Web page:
Son Preference in China and India : Policy Interventions to address Discrimination against Girls

China and India, the two most populous countries in the world, have for centuries manifested the strongest preference for sons and the worst discrimination against daughters. In both countries, son preference has proved remarkably intransigent in the face of economic growth and social change. Gender-based inequality in terms of child survival and health has persisted despite improvement in other indicators of gender equality such as women's education and participation in the workforce. In recent years, discrimination against girls has changed form, at its most extreme shifting from female infanticide to sex-selective abortion. Both countries have enacted laws to combat gender-based discrimination in childhood, but these have failed to address the deep-seated, undervaluation of girls.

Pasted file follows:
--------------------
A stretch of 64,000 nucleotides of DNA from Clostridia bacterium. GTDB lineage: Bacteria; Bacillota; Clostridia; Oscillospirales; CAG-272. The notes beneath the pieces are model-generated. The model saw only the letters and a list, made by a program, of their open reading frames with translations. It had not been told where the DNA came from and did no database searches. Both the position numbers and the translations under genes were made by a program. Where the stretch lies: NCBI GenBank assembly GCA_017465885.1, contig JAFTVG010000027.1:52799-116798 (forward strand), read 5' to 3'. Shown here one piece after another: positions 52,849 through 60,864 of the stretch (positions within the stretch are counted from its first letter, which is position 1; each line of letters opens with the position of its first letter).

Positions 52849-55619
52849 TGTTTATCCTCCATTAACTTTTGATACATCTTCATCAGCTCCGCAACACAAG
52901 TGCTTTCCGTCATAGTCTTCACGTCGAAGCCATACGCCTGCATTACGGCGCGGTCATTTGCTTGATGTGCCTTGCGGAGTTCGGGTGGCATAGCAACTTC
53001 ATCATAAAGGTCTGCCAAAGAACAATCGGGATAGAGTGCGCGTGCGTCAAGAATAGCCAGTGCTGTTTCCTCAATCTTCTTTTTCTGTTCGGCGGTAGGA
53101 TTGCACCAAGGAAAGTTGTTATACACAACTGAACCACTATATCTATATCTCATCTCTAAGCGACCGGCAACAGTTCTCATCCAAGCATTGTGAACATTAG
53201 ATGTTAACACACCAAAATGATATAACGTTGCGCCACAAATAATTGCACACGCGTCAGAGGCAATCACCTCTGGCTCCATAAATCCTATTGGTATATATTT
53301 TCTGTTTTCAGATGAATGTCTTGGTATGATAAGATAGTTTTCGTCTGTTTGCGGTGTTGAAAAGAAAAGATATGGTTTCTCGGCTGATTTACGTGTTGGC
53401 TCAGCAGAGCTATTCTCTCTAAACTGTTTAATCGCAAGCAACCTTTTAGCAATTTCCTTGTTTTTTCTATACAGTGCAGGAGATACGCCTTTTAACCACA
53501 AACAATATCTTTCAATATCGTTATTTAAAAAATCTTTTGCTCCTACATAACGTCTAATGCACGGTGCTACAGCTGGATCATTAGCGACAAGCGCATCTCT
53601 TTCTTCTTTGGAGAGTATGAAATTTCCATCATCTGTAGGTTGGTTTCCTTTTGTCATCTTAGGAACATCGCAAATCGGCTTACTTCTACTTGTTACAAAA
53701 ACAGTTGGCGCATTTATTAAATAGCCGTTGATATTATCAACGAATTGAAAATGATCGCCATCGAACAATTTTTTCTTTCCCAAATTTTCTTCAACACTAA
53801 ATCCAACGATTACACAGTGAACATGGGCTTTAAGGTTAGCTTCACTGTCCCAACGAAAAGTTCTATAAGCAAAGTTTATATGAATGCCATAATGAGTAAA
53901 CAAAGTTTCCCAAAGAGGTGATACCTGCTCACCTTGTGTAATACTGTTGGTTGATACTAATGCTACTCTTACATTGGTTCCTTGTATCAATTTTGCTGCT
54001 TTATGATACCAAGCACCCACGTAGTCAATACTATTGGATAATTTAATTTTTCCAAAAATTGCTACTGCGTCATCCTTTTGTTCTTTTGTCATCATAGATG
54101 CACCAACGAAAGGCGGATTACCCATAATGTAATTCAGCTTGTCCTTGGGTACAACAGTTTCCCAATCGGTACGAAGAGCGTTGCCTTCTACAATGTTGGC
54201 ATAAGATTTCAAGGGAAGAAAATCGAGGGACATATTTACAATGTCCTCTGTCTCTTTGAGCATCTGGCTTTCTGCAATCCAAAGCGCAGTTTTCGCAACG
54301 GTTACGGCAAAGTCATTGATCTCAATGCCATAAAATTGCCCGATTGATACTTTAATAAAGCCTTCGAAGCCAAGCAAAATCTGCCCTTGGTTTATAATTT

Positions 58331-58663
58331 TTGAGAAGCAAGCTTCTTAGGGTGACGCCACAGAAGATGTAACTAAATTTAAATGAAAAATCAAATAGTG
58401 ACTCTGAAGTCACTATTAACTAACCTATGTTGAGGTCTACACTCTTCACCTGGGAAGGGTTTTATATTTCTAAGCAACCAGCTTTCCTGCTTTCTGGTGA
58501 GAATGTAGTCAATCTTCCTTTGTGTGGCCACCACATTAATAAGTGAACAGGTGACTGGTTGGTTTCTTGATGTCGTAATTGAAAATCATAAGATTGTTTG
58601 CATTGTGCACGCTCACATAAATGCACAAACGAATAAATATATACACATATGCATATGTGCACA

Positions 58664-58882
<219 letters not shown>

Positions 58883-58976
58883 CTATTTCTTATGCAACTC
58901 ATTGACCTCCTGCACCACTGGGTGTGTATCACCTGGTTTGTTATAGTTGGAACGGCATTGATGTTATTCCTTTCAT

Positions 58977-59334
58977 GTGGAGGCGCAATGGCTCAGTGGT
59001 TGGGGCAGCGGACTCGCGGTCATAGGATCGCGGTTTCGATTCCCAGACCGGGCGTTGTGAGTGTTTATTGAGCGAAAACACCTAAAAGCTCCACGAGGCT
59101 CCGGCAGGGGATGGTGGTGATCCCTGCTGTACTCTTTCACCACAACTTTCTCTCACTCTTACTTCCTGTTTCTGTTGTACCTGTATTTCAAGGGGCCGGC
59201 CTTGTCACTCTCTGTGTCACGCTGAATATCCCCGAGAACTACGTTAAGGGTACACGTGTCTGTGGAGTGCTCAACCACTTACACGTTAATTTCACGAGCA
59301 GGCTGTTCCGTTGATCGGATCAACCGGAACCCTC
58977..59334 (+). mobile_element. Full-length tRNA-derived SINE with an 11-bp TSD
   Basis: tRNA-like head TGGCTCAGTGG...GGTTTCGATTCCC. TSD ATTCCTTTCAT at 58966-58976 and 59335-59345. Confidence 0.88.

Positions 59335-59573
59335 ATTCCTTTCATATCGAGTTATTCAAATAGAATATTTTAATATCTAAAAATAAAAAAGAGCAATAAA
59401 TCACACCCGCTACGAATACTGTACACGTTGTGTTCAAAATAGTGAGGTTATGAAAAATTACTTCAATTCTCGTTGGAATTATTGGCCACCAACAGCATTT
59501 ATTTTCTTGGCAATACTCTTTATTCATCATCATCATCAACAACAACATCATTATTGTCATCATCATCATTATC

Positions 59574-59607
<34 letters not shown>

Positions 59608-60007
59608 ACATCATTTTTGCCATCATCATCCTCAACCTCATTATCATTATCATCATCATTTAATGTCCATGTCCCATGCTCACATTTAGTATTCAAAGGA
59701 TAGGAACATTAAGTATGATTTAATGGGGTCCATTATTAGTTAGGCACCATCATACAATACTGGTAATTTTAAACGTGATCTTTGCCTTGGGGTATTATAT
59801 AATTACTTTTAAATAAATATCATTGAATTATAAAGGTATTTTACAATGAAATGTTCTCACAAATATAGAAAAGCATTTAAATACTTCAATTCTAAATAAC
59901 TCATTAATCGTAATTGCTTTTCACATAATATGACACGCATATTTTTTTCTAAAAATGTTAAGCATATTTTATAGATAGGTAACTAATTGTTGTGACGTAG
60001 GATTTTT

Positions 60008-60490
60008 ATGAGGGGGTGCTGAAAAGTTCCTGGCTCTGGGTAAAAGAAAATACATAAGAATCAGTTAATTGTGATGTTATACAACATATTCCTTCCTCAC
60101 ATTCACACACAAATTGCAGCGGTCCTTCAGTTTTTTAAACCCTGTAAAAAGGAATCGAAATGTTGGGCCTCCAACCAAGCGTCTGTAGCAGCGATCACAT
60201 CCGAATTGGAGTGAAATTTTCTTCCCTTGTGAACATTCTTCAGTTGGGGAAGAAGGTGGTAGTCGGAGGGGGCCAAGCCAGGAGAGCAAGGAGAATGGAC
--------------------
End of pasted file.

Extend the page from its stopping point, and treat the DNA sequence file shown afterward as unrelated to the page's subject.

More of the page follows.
This grant will fund the first phase of a comparative analysis of policies in China and India that have attempted to address discrimination against girls. Researchers will identify policy interventions that have or have not worked, the reasons for their success or failure, and possibilities for cross-country learning.

Project ID


Project status


Start Date

Wednesday, January 30, 2008

End Date

Thursday, July 30, 2009


12 months

IDRC Officer

Singh, Navsharan

Total funding

CA$ 153,100


China, Far East Asia, India, Central Asia, South Asia


Governance and Justice

Project Leader

Rohini Pande


International Center for Research on Women

Institution Country


Institution Website